Thursday, December 26, 2013
Christmas Carol: "Good King Wenceslas"
Although this carol was written in 19th century England, it's about a real king who lived more than 1,000 years earlier in Central Europe. Wenceslas was king of Bohemia (now part of the Czech Republic), and his story is rather gory.
Wenceslas's father was King of Bohemia and was a Christian. But he was married to a woman from a pagan tribe. The king died when Wenceslas was 12 years old and he was sent to his grandmother, Ludmilla, to bring him up while his mother took control of the land as regent. Ludmilla brought the young boy up in the Christian faith. When Wenceslas's mother found this out, she banished Ludmilla to a distant castle where she was murdered by the Queen's guards.
When he turned 18 and took the throne of Bohemia, Wenceslas was still a Christian. He had learned to read and write, which was unusual even for kings in those days. He had local Christian bishops smuggled into the castle at night to teach him the Bible. He banished his mother and her pagan followers from the castle.
Wenceslas was truly a good king. He put in a good educational system and a successful system of law and order. But after four years of happiness, when the king was 22, his brother Boleslav became very jealous of him and plotted with the pagan followers of his mother to kill him. Boleslav invited Wenceslas to a pretend celebration of the dedication of a new chapel. When Wenceslas was in the chapel, the doors were locked, he was trapped, and Boleslav and his men stabbed Wenceslas to death.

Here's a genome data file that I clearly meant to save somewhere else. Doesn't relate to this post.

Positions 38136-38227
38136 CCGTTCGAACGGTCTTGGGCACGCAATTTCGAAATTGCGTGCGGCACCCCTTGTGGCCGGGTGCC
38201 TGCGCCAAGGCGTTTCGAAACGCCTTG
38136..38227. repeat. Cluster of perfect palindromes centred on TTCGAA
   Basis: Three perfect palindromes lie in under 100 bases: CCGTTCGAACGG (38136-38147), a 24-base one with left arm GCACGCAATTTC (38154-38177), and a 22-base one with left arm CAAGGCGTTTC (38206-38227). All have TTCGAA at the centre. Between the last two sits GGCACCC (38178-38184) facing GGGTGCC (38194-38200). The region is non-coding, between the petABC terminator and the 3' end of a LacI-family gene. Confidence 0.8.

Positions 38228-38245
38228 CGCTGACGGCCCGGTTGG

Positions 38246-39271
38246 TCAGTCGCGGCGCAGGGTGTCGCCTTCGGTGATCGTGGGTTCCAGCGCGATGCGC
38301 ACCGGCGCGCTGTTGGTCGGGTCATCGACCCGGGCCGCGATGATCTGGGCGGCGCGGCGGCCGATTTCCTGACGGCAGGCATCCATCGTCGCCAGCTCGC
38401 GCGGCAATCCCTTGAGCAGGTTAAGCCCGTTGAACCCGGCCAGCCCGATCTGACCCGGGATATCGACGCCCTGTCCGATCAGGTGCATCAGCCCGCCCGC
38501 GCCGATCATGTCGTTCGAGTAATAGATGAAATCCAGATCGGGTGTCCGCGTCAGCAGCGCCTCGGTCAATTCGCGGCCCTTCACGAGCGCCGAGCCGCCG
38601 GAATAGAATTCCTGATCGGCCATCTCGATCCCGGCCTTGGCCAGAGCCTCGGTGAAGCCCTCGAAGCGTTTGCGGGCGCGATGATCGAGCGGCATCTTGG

We celebrate the deeds of this good king in the following carol:
Good King Wenceslas looked out,
Upon the Feast of Stephen,
When the snow lay round about,
Deep and crisp and even;
Brightly shown the moon that night,
Though the frost was cruel,
When a poor man came in sight
Gathering winter fuel.
Hither, page,and stand by me!
I you know it telling:
Yonder man, who is he,
Where and what his dwelling?
Sir, he lives a good way hence,
Underneath the mountain;
Right against the forest fence,
By Saint Agnes' fountain.
Bring me food and bring me wine,
Bring me pine logs hither;
You and I will see him dine
When we take them thither.
Page and monarch forth they went,
Forth they went together
Through the wild wind's loud lament,
And the bitter weather.
Sir, the night is darker now,
And the wind grows stronger;
Fails my heart – I know not how
I can go no longer.
Mark my footsteps well, my page,
Follow in them boldly;
You shall find the winter's rage,
Chills your blood less coldly.
In his master's steps he trod,
Where the snow lay even,
Strong to do the will of God,
In the hope of heaven;
Therefore, Christians, all be sure,
Grace and wealth possessing,
You that now will bless the poor,
Shall yourselves find blessing.